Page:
Large, flat stone with an engraving that says 'A translation from one language to another'

I like to think of editing as bridging the gap between what the writer wants to communicate and what the reader actually understands. If the writing has been translated or written in a language other than the writer’s native one, that gap is typically wider. That’s why an editor of translated or non-native English has a few extra points technical and stylistic to look out for.

The first aspects to be aware of are the technical ones arising from the differences between the source language of the translation or the writer’s best language, as the case may be, and English. An obvious example is false friends – words that look very similar in the two languages but have different meanings. For example, several European languages have a word similar to ‘eventually’ that, instead of meaning ‘at some point in the distant future’, means ‘possibly’.

At the next level up, the sentence level, it helps to know how the grammar of the writer’s language differs from English grammar. For example, Italian rarely uses subject pronouns and Russian has no articles, so writers from those language backgrounds may have trouble with these issues. I have an Italian client whose English is great, but she occasionally misses the ‘there’ in a sentence like ‘There are many reasons.’ Not surprising, since its purpose is purely grammatical rather than meaningful – but it can be confusing if you don’t expect it (especially when the sentence is more complicated than that).

I see this type of editing as a kind of word puzzle, especially if I know the writer’s native language at least a little. ‘What word could they have mistranslated into this one?’ or ‘How would this sentence likely have been written?’ German – which I can confidently say I know at least a little – is particularly fun for this, as it has some word order rules entirely different from English ones.

Scattered Scrabble letter tiles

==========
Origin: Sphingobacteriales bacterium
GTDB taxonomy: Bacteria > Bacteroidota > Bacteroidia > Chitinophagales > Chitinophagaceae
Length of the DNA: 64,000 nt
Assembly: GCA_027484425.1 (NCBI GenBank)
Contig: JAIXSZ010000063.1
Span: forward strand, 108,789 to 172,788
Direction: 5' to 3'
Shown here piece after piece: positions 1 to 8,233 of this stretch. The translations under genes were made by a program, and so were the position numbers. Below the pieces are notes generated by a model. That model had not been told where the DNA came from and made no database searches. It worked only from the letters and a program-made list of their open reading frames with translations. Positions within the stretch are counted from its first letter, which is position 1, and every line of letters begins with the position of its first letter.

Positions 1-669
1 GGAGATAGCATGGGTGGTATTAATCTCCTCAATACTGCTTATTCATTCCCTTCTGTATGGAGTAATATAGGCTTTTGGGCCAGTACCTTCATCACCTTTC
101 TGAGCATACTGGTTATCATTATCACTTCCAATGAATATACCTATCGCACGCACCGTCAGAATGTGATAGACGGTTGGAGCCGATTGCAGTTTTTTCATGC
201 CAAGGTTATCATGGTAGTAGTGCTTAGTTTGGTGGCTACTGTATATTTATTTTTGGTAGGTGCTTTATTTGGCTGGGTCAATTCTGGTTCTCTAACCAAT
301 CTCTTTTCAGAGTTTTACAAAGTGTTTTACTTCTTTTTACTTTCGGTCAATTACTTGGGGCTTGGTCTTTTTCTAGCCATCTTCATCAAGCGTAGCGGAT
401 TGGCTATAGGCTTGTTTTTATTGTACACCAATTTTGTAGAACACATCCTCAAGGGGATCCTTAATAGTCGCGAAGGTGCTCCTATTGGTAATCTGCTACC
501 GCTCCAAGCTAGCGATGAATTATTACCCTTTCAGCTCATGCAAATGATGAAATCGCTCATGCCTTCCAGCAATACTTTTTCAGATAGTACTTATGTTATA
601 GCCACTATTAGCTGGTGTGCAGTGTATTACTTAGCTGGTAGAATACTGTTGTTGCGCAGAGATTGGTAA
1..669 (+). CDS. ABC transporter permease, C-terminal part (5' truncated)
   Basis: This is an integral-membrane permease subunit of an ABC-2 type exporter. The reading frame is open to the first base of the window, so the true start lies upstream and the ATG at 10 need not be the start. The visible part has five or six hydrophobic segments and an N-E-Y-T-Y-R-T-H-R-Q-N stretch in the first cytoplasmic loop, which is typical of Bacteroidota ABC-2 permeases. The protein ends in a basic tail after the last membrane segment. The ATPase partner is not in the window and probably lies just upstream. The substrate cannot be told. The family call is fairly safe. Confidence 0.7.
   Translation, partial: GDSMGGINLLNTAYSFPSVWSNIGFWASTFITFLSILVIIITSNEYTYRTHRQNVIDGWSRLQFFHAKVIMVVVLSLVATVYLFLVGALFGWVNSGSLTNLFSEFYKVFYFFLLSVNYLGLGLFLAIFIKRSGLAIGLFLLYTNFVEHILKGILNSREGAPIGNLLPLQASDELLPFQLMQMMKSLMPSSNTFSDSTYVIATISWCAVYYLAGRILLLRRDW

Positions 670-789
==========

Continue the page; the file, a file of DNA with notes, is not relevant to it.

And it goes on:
A professional translator will know how to avoid these technical traps, but there are stylistic issues to be aware of that apply to translations as well as non-native writing. One of these is words that are not so much false friends as fair-weather friends. These have quite similar denotations but a different connotation or tone. For example, a Portuguese speaker might use ‘foment’ to describe creating something positive, but that would sound odd to English ears. Or a French speaker may use a word that is more recherché than the tone of the text calls for, because the French cognate is much less obscure.

It’s a good idea to clarify the connotations are correct. For example, I might say ‘This sounds harsh (or flippant, or negative) – is it meant to?’ Of course this is true of all editing, but I think it’s more likely that a non-native writer will not realise how they are coming across.

On a more general level, different languages have different ideas of style. My grammar teacher put it this way: ‘English likes verbs, French likes nouns.’ So a sentence that sounds good in French could sound quite stuffy in English, simply because it has too many abstract nouns that could easily have been verbs. Or a writer who speaks Arabic, which tends to be more flowery than English, might in English come across as excessively wordy.

The last thing to think about – and arguably the most important – is the author’s voice. If the author’s English isn’t great or is non-existent, what we want is not quite their own voice, but more like an idealised version of it. I speak French and German regularly, but I know I’m not as smart in French or as funny in German as I am in English. I don’t edit fiction, and I’m sure there are additional considerations for those who do, but every piece of writing expresses something about the writer – whether they want to show themselves to be knowledgeable, or approachable, or empathic, or witty, or all of the above. A good editor can help with this.

I need to conclude by admitting that sometimes I really don’t know what the writer means. In such a case, I still almost always offer one or more suggestions. Even if I’m way off, in most cases the user can tell from my guess what went wrong, and eventually (in the English sense!) together we come to the best way of expressing it. One of my favourite clients said it best: ‘You think with and for me.’

Allison TurnerAllison Turner is a textual healer and a Professional Member of the SfEP. A Canadian who lives in Switzerland and a former ESL teacher, she edits almost exclusively non-native and translated English, mainly for academics and entrepreneurs.

 

 

Proofread by Joanne Heath, Entry-Level Member.

Posted by Abi Saffrey, SfEP blog coordinator.

The views expressed here do not necessarily reflect those of the SfEP.